Here I Stand
Format: PDF / Kindle (mobi) / ePub
Robeson's international achievements as a singer and actor in starring roles on stage and screen made him the most celebrated black American of his day, but his outspoken criticism of racism in the United States, his strong support of African independence, and his fascination with the Soviet Union placed him under the debilitating scrutiny of McCarthyism. Blacklisted, his famed voice silenced, Here I Stand offered a bold answer to his accusers. It remains today a defiant challenge to the prevailing fear and racism that continues to characterize American society.
and thinking. But these hasty snatches and fragments are not enough, and so in these pages I have sought to tell the story more fully. In doing this, I have been assisted by my friend, the gifted Negro writer Lloyd L. Brown, and I am deeply grateful for the warm understanding and creative quality of his work with me. Though this book is not an autobiography, I thought it might be helpful at the outset to sketch briefly my early days and the lasting influences from my childhood. Let that story be
and taking part in their activities at the West African Students Union building. Somehow they came to look upon me as one of them; they took pride in my successes; and they made Mrs. Robeson and me honorary members of the Union. Besides these students, who were mostly of princely origin, I also came to know another class of Africans—the seamen in the ports of London, Liverpool and Cardiff. They too had their organizations, and had much to teach me about their lives and their various peoples. As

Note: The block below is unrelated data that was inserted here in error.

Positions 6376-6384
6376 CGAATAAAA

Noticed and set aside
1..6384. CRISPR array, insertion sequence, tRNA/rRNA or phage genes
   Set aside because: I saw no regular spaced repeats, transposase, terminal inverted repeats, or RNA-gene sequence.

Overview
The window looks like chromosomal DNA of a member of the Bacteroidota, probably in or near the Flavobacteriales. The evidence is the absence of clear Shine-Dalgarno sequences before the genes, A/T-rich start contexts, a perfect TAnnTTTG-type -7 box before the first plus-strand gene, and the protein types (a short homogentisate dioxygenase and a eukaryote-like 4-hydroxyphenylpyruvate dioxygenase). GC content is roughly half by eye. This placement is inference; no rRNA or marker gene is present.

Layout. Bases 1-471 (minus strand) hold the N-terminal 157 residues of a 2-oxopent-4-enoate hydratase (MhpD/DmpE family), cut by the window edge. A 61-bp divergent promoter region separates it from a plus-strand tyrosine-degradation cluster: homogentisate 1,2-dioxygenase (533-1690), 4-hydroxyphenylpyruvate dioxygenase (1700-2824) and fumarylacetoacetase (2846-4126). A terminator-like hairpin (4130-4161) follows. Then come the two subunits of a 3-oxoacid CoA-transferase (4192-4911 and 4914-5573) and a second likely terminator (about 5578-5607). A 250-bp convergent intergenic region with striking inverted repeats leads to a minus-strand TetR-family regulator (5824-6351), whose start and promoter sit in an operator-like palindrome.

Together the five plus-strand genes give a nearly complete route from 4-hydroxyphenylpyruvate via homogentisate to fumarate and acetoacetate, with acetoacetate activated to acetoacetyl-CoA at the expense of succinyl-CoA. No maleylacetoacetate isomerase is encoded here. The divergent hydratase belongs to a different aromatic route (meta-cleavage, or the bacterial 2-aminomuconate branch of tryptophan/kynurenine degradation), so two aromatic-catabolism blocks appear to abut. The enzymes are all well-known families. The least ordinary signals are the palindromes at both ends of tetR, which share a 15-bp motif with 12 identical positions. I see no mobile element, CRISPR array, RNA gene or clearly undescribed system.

concert—“Love will find out the way.” By mail, by telephone and telegram, and through friends who have visited abroad, I have received many warm messages of friendship and good cheer from people throughout the world. And through the written word, by recordings and filmed interviews I have tried to keep in touch with audiences abroad whose numerous invitations for concert, stage and film appearances I was not free to accept. A great joy during the period when I was not even permitted to travel to
me: Let us think of the entire earth and pound the table with love. I don’t want blood again to saturate bread, beans, music: I wish they would come with me: the miner, the little girl, the lawyer, the seaman, the doll-maker, to go into a movie and come out to drink the reddest wine … I came here to sing and for you to sing with me. APPENDIX A. My Brother, Paul By REV. BENJAMIN C. ROBESON The family had just finished dinner, the day was hot and sultry. We began to lounge
Othello and the Nature of Our Times,” The American Scholar 14 (Autumn 1945):391. 16. Selected Writings, 96-97. PREFACE Lloyd L. Brown, 1971 Here I Stand, first published in 1958, was a statement of bold defiance and prophetic power. Here stood a beleaguered man who would not bend or bow; and here his muzzled voice proclaimed: The time is now. For thirty years—from the First World War until after World War II—Paul Robeson’s extraordinary achievements had kept him in the spotlight. First